Part of that shame were the claims that the person who tried to commit the murder was a Turk, one trained as a counter guerilla by the Special Military Division.

The individual who tried to kill the Pope was involved in the killing of Abdi Ipekci in Istanbul on Feb 1, 1979.  He was captured and spent some time in the Malatya Military Prison.  He was taken from the prison by the military and several years later tried to kill the Pope.

It’s as if having murderers in our country is not enough, we export murderers to Europe.

Those were the cold war years with all its destruction.

When the thought of the Pope being a victim is looked at now, it brings that polarized world into sharper focus.  Yet for that world it was just a basic detail.

Those were years that, whoever you were, you were not exempt from the war.

In fact this “detail issue” was something our country does not find foreign, when one thinks of internal political style.

The assassination attempt on Pope John Paul II was an action that like other actions produced far more than it aimed for.

In the end the goal of manipulating the sense of the public opinion was successfully completed.

The triggerman that the true instigators chose and his identity were all successfully covered over for years by the network of relationships they had placed him in before the assassination, along with the plan for the assassination attempt and the planners.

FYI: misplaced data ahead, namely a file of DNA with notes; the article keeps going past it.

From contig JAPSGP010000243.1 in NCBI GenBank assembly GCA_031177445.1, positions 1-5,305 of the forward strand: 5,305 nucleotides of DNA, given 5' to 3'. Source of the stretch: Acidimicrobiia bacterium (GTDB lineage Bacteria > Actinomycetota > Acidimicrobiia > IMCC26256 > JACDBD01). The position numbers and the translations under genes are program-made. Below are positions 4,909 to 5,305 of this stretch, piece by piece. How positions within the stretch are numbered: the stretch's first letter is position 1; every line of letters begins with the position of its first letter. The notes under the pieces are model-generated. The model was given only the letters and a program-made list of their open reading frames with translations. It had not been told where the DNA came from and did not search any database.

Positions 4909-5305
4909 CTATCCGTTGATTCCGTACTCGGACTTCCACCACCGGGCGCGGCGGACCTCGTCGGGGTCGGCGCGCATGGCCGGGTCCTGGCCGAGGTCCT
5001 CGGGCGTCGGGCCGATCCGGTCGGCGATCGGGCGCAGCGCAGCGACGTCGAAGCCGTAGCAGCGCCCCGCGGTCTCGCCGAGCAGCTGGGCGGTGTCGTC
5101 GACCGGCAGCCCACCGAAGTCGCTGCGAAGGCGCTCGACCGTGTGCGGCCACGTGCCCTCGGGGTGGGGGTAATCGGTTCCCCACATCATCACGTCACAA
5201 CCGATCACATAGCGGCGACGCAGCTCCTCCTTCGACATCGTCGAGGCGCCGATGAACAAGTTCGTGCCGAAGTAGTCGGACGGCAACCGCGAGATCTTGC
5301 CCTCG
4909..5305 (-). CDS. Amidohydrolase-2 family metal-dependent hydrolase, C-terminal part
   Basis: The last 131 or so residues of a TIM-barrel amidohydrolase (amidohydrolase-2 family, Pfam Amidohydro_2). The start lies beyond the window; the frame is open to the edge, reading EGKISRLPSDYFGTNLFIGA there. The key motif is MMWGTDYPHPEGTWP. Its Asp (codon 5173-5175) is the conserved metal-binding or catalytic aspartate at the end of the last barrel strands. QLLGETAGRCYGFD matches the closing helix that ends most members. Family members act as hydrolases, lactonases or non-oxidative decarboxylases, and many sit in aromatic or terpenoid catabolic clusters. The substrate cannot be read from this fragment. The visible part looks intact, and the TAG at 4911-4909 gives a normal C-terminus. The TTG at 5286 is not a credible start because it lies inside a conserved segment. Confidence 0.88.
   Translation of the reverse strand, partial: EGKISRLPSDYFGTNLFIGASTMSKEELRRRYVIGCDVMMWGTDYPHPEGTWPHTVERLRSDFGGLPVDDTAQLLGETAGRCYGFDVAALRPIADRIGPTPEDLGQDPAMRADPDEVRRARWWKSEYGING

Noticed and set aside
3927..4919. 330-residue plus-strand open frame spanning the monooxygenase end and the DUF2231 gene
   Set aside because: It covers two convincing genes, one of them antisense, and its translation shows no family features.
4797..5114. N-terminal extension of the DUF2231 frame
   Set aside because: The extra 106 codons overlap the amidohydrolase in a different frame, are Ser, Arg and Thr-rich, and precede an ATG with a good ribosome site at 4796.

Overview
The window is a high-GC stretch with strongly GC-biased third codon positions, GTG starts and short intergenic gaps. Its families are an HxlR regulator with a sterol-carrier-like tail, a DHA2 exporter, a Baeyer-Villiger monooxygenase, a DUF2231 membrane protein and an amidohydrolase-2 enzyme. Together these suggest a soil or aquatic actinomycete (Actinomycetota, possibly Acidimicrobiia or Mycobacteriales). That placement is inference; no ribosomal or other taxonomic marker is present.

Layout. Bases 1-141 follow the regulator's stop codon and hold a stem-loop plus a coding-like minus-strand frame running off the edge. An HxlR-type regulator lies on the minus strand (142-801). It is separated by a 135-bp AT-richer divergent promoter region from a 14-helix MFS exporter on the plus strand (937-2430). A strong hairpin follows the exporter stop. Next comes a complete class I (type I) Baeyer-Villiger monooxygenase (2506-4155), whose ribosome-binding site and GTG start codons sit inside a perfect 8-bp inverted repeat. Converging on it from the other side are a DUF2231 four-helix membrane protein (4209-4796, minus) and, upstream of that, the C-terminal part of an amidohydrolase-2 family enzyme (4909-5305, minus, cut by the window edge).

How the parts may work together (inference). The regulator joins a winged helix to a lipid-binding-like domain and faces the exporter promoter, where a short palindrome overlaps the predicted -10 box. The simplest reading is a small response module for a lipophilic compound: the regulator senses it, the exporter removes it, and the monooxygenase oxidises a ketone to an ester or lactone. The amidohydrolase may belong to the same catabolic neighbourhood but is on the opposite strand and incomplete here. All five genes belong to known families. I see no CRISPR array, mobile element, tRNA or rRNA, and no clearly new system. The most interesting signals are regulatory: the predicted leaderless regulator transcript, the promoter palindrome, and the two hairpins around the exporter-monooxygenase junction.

Pope John Paul II, who was saved from this dirty and bloody game and this layered curtain, I suppose, ought to have understood how he can sacrifice himself  and the political focal points that he considered friends; in later years it can be said that the religious and political approach to the world became different.

The Pope after him, German Pope Benedict XVI did not have a long papal adventure.

Because, despite not having poor health, he became the second Pope in history to submit his resignation and step down from his post.

Besides Pope Benedict XVI’s attitude toward a couple incidents, the thing that caught my attention was the action he could be most criticized for:  his lack of response and silence while the religious men who work for the Vatican in Turkey were being targeted by Ergenekon in the years 2004-2011.

Of course the systematically carried out incidents were not only targeting Catholic religious men.

At the same time even more, hundreds, of terrorist actions were carried out against Orthodox Armenian and Greeks as well as Protestant Christians.

In the face of all of this the silence of Pope Benedict was something I could not understand.

Even if I had some things to gain, because there was a need for concrete support for accusations that could be proven, I stayed away from saying anything.   I still want to stay away.

If it is necessary to write about the attacks against Catholic congregations in Turkey during this time: